USS Rushmore rescues 65 on stranded raft in Makassar Strait
June 12, 2015
YOKOHAMA, Japan — The 65 people adrift on a barely floating raft were out of food, out of water and 70 miles from the Indonesian coast when crewmembers aboard the amphibious dock landing ship USS Rushmore spotted and rescued them Wednesday, officials aboard the ship said.
The San Diego-based Rushmore had just pulled out of an Indonesian port and was sailing through the Makassar Strait, between Borneo and Sulawesi, on a typically hot morning, Navy and Marine officials said from aboard Rushmore and USS Essex on Friday.
Distress calls aren’t routine but aren’t uncommon in such places, but they typically come over the radio from boats.
The makeshift raft had no radio, no propulsion and no signal flares. All the people on the raft could do was wave their shirts. From about 5 miles away, a Rushmore crewman saw them.
“It was good, old-fashioned Navy watch-standing,” said Capt. Clint Carroll, commander of Amphibious Squadron 3. “They had their eyes and ears open; they were looking out and spotted them.”
The crew alerted Rushmore commanding officer Cmdr. Thomas Stephens, who ordered the ship in for a closer look.
As the ship closed in, Stephens contacted Carroll aboard Essex, which had just gotten underway in Hong Kong. With Carroll and higher headquarters in Japan listening in, Stephens described the scene.
“There was a lot of trash and junk breaking off on this raft, and in the end we realized the raft was 80 percent underwater,” Stephens said.
Some of the people were hanging off the raft and one appeared in danger of drowning.
Stephens ordered two rigid-hulled inflatable boats to the scene. While one might have done the job, Stephens wanted to avoid panic from anyone worried that the boat wouldn’t come back for them.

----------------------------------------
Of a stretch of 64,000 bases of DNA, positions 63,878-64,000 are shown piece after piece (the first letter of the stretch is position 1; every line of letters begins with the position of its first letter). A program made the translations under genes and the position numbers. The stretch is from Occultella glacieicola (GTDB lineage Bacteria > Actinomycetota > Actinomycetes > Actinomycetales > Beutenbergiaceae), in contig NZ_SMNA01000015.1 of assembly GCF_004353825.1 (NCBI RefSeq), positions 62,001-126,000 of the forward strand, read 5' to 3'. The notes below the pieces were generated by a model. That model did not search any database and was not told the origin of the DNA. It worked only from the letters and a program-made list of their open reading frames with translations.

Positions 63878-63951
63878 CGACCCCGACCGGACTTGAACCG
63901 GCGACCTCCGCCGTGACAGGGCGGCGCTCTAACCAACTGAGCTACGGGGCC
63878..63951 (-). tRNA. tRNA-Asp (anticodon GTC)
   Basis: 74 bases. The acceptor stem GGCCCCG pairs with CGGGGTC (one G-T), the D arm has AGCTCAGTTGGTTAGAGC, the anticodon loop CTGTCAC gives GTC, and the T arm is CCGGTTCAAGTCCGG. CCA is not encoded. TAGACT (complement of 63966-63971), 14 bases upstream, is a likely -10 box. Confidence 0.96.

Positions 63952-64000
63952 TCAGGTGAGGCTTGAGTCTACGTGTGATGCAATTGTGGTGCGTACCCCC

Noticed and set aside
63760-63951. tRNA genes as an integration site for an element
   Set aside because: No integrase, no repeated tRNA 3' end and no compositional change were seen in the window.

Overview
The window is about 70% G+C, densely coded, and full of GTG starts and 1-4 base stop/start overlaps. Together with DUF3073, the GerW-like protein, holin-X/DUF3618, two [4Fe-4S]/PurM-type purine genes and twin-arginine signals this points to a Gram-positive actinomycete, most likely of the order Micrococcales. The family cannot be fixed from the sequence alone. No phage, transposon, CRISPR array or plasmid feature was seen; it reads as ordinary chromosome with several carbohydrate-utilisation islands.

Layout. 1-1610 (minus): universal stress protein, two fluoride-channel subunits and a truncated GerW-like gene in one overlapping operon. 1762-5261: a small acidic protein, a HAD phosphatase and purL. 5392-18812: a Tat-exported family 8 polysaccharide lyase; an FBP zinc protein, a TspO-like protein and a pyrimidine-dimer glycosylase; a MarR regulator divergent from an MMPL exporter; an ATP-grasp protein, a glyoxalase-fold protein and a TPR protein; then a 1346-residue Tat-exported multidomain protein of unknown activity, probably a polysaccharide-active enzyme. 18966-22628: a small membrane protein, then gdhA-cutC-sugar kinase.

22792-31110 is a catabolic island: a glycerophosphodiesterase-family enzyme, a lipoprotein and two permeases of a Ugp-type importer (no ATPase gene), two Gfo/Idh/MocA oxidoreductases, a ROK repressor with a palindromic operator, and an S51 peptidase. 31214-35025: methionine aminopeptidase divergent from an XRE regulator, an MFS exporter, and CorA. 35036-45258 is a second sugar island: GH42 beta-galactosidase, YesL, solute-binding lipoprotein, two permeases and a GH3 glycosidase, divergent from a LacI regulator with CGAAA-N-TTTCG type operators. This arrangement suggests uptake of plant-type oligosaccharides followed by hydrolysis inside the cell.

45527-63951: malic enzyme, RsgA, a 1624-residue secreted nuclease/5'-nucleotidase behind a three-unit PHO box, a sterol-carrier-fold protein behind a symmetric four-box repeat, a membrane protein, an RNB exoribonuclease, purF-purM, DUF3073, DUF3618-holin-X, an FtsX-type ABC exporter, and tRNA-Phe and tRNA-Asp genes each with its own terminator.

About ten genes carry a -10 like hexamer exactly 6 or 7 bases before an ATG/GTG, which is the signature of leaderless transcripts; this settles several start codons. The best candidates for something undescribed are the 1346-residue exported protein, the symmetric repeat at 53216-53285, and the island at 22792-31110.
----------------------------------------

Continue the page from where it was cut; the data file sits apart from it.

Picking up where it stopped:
The sailors and embarked Marines brought them all aboard, completed security checks and then concentrated on medical care. The rescued group included 12 children and four pregnant women. Most of the group suffered from dehydration and minor wounds, but nothing life-threatening.
The next major task was learning how the survivors ended up there in the first place.
Human smuggling operations involving people fleeing for economic and political reasons are common in the region. Recently, thousands of Rohingya, a minority group living in Myanmar but not recognized by the government, have attempted to escape persecution on unstable boats.
Fortunately, a crewmember aboard Rushmore was able to communicate with the group through a related Indonesian dialect and a lot of hand gesturing.
The 65 people were Indonesian citizens who had boarded a ferry from Borneo to Sulawesi, they said. The ferry capsized and survivors lashed together whatever they found that floated, according to their account.
The survivors spent four days floating before Rushmore arrived.
Col. Vance Cryer, commander of the 15th Marine Expeditionary Unit, is on his 6th MEU deployment with the Navy and said that each of them included helping someone in distress.
“But this was exceptional, to have this many people in this dire a situation on the high seas,” Cryer said.
Once the survivors were aboard, the crew did their best to make them comfortable. Some gave away shoes and shirts to adults; children received teddy bears and soccer balls, among other things.
“Many aboard weren’t directly involved but became involved,” Stephens said. “It helped many sailors and Marines appreciate what they have.”
The next day, the survivors were turned over to the Indonesian coast guard. Rushmore and Essex have resumed course toward the Arabian Sea.